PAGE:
And DNA can be transferred because from generation to generation because of the reproduction process through mitosis and meiosis.

While in mitosis, DNA is generally transferred from one cellular generation to the next. And, in meiosis and subsequent sexual reproduction, DNA of both parents get mixed up and gets transferred.

This shows how the DNA replicates in the reproducing bodies and gets transferred to the next generation. In the next generation, that DNA brings the same genetic traits via. the model as showed in the central dogma framework.

It is supported by the Oparin-Haldane Hypothesis

If we talk about Pre-biotic chemistry we can know that life occurred from inorganic compounds due to the earth’s physical and chemical effects.

The theory of chemical evolution states the formation of organic molecules from inorganic ones. Oparin and Haldane proposed this theory which is also called a chemical theory.

This theory states that first life originated from pre-existing, non-living organic molecules like RNA, proteins, etc. by chemical evolution. i.e. the formation of organic molecules from inorganic ones.

This chemical theory is explained dedicatedly by the Oparin-Haldane hypothesis suggesting that life arose gradually from inorganic molecules, with building blocks of life like amino acids forming first and then combining to make complex polymers like proteins.

Stanley Miller and Urey experimentally proved the chemical evolution of life. They created conditions similar to the primitive atmosphere using glass apparatus and tubes in the library.

They observed a large number of organic molecules and some amino acids like alanine, glycine, aspartic acids, etc. to be formed during the experiment from inorganic molecules.

Thus, the Oparin-Haldane Hypothesis explains that the elements and molecules that were observed during the experiments are all present in the biomolecules like DNA, RNA, proteins, etc.

And the process of the Central Dogma Model is, directly and indirectly, is dedicated through the involvement of molecules like nucleotides, hydrogen, carbon, nitrogen, ammonia, etc. that are included in the gene expression process.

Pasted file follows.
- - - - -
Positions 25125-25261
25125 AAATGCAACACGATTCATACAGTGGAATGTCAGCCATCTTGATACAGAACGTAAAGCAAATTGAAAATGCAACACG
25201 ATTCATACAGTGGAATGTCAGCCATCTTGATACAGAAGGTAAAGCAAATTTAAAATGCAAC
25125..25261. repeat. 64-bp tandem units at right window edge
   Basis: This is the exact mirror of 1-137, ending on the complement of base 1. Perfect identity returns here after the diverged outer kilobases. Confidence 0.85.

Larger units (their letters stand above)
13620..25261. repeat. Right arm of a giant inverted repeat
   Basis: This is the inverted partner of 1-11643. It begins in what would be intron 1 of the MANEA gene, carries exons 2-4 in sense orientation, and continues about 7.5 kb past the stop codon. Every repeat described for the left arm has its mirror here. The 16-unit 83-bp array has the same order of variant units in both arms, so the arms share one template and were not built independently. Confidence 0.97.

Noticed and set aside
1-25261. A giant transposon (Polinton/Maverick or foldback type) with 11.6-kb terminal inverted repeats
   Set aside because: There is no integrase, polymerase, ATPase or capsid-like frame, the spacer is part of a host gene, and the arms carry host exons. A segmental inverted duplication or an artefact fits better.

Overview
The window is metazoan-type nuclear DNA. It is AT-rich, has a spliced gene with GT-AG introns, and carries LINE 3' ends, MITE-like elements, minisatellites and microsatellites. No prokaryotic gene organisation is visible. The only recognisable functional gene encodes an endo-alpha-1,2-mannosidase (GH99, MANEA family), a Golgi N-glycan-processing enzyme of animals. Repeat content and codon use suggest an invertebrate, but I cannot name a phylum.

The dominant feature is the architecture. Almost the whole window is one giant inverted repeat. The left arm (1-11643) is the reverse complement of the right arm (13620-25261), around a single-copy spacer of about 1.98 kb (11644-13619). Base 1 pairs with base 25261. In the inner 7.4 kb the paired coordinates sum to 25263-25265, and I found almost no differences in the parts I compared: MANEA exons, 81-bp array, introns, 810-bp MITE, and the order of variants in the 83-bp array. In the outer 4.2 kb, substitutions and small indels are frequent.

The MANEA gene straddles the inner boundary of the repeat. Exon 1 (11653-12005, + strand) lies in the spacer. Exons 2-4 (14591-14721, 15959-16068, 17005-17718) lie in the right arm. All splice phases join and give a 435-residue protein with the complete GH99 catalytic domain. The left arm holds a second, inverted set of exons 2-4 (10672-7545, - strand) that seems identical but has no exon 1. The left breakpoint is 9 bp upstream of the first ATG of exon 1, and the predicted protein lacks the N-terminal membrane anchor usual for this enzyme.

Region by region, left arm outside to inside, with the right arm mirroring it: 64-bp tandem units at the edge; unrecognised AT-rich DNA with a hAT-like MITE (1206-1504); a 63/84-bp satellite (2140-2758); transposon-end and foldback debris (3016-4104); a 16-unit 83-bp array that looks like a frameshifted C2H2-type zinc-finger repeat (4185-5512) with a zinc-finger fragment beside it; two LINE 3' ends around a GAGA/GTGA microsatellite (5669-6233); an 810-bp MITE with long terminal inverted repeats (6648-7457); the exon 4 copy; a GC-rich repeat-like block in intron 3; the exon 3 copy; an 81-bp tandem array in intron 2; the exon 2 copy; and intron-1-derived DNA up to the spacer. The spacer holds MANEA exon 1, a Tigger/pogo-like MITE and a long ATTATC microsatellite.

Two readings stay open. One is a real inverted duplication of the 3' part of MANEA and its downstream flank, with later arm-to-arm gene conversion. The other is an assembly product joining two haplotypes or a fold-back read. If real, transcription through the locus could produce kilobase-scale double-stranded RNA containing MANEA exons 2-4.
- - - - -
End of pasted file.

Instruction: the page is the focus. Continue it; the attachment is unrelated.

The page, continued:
DNA is self-replicating

Yes, the DNA is self-replicating as stated by the Central Dogma of Biology.

The DNA that is derived from the offspring is just a few copies that can’t be directly transcribed and translated to proteins. So, in order to bring a whole lot of genetic traits in the whole body that DNA needs to be present in more than a few copies in each and every cells of the body.

So, how those few copies of DNA will produce more copies so that the proper transcription and translation take place? That can be done because of the self-replicating nature of DNA.

The self-replicating nature of the DNA means that DNA itself has the power and mechanism to replicate itself without the use of any external means. So, this comes handy during the process of gene expression.

If a self-replicating molecule like DNA were versatile enough, it might evolve the capacity to help itself even further by segregating or synthesizing its own building blocks.

The DNA might also catalyze the formation of auxiliary molecules e.g. proteins, that could assist in replication.

A self-replicating system of molecules must keep its components together, otherwise, they will lose the evolutionary advantage that they have gained by cooperating. They could be tethered together or physically contained – perhaps in the space enclosed by a lipid bilayer.

One advantage of in-vitro self-replicating systems is their simplicity just like the small DNA. This enables detailed analysis of the evolutionary process at a level impossible when using complex organisms.

This shows how the self-replicating process of DNA that is proposed in the Central Dogma Model is very important in understanding various evolutionary evidence.

At an early stage, life consisted of a self-replicating RNA system